Unfortunately for modern listeners, “Laughing Rag” was an anomaly. In 1922, Moore and Davis split, and Moore teamed with Carl Freed, a ukulele- and guitar-playing comedian who also played the musical spoons. Together, they developed a novelty vaudeville act entitled “Spooning and Ballooning,” in which Moore played an inflated rubber balloon and other gadgets to Freed’s spoon accompaniment. The Columbus [Georgia] Ledger for April 9, 1924, reported that “Among the most appreciative of Sam Moore’s audiences are the negroes who go north… [they] often talk to the performer from the galleries, which makes the act ‘go big’…”
An early review of “Spooning and Ballooning” (Altoona, Pennsylvania, October 1922)
The long-running “Spooning and Ballooning” plays Allentown, Pennsylvania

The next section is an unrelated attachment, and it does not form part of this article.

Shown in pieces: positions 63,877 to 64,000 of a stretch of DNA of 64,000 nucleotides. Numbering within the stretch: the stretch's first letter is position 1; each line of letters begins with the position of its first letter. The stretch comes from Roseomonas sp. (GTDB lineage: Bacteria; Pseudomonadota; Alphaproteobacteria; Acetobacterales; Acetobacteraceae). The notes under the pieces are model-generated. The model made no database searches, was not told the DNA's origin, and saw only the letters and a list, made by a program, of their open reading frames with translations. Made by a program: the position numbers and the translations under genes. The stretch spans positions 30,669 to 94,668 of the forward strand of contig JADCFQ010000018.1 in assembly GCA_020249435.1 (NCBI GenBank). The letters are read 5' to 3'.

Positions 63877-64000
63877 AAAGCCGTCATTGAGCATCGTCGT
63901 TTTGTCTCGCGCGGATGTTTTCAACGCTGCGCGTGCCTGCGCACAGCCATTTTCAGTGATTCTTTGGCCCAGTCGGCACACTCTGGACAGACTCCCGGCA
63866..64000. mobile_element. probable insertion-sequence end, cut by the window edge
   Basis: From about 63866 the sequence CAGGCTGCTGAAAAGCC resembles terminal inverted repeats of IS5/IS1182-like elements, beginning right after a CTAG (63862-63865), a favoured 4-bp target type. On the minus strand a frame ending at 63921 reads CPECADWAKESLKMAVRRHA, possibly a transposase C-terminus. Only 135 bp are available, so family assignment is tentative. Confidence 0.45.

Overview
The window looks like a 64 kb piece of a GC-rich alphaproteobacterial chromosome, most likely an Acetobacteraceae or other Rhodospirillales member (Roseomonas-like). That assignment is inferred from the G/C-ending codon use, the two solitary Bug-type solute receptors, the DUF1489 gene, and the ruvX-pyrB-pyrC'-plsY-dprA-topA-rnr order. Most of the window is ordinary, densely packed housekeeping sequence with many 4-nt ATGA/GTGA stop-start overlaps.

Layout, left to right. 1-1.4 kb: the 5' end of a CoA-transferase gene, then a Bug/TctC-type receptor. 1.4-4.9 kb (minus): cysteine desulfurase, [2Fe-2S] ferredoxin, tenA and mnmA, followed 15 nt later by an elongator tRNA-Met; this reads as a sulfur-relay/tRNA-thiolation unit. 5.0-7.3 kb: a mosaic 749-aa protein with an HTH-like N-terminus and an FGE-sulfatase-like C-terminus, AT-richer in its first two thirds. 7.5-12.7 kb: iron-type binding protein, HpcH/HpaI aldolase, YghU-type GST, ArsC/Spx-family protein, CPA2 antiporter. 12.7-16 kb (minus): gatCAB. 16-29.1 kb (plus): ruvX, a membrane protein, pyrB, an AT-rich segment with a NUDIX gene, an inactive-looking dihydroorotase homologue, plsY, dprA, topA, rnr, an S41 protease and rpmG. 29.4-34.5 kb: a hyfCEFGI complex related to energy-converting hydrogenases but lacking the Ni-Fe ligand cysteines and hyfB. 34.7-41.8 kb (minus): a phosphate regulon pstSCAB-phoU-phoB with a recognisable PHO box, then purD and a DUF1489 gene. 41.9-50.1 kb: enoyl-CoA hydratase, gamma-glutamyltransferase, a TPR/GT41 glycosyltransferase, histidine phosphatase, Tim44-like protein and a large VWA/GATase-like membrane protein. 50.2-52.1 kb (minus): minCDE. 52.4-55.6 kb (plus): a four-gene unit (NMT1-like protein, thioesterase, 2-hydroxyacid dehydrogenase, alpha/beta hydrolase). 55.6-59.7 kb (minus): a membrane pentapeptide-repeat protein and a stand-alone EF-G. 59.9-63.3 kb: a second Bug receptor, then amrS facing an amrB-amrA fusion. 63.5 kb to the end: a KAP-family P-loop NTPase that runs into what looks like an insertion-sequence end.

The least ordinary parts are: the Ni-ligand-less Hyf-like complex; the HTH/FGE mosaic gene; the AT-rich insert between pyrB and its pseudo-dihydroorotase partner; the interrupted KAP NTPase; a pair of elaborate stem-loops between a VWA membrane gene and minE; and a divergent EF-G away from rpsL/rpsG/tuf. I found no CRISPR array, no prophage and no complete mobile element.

Although Moore’s guitar work is what interests most modern collectors, his use of offbeat instruments is what captivated audiences in the 1920s. In April 1924 Moore’s father told the Columbus Courier, “That boy can music out of anything. When he was a small boy, I’ve seen him get music out of a pitchfork.” Moore didn’t leave any known recordings on the pitchfork, but he made a number of hand-saw records, beginning with “Mother Machree” for Gennett, on the reverse side of “Laughing Rag.”
By the time Moore recorded for Columbia in 1922, however, the musical-saw fad was fading in New York. Moore’s April 7, 1922, Columbia session yielded a single release (A3750), which appears to have sold poorly. A few Moore saw-solo releases followed during 1923–1924 on Brunswick and Vocalion, on some of which Horace Davis made a reappearance, but again, sales appear to have been small.
From a 1924 Vocalion supplement